Why are burgers seen as extremely unhealthy, despite all the ingredients in a burger being seemingly healthy?
Answered by: Anthony Morrison
First, I want to dispel this notion that any foods are inherently “unhealthy” (except items that are solid sugar - we could objectively agree they are unhealthy). Generally speaking, you need to be worrying about calories in vs. calories out.
However, by popular opinion, a burger is usually considered unhealthy for (3) primary reasons that I can figure:
Burgers are associated with low-quality American Fast Food and are often accompanied by french fries and sugary soft drinks. Fast food is associated with obesity primarily because of…
A trifecta of all the macro-nutrients. Burgers are a well proportioned combination of fats, carbs, and protein, and as such, they are incredibly calorie dense and diverse in flavor - this means you can eat a lot of it. A regular whopper is 660 calories. As a 6′-1″ 180lb person, I know for a fact I can pretty easily put down (3) of them in a sitting if I was so inclined. Now, if I tried to eat a 2000 calorie meal at one sitting where one of the macros was largely missing - like a burger w/o a bun? It would be pretty difficult. You get bored when your taste buds don’t have all 3 (which is coincidentally why most diets that restrict 1 of the macros help you lose weight).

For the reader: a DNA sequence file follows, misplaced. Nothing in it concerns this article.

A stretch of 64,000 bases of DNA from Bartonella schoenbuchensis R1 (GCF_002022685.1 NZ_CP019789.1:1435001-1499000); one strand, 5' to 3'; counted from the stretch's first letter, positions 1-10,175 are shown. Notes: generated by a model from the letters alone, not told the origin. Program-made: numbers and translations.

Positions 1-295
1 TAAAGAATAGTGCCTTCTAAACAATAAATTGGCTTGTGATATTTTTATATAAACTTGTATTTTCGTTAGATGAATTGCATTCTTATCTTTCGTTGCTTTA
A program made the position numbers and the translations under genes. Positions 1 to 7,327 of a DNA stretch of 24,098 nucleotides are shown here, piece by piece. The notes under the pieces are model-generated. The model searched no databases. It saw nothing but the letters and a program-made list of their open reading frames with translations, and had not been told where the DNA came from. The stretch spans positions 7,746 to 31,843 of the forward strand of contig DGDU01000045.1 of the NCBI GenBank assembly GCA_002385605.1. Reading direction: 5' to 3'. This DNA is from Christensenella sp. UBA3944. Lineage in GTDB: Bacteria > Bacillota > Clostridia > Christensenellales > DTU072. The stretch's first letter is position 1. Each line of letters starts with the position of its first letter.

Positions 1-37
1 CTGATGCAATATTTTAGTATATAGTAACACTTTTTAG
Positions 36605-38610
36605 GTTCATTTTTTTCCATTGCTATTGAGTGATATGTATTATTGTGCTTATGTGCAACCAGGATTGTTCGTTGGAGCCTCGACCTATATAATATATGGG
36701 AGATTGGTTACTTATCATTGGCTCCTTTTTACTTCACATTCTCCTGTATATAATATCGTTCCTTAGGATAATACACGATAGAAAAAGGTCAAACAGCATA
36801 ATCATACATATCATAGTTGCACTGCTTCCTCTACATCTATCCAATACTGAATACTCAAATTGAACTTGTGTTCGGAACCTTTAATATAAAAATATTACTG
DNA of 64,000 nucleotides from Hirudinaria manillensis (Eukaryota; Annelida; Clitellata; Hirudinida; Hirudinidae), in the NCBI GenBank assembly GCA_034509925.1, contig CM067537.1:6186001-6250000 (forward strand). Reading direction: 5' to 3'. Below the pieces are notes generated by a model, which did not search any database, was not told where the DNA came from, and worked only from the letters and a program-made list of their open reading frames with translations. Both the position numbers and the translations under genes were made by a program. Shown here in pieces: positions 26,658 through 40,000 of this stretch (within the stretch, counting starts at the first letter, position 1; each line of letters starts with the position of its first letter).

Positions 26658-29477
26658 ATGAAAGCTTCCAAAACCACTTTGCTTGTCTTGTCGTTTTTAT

Burgers typically contain quite a bit of saturated fats and back in the 1960’s those fats were lambasted by studies funded by the sugar industry Sugar Industry Funded 1960s Harvard Research That Blamed Heart Disease on Fat | KQED. As far as I can tell, the jury is still out on saturated fats and heart disease. I’m not saying saturated fats are good - I’m just saying it’s quite possible that they’re not so bad.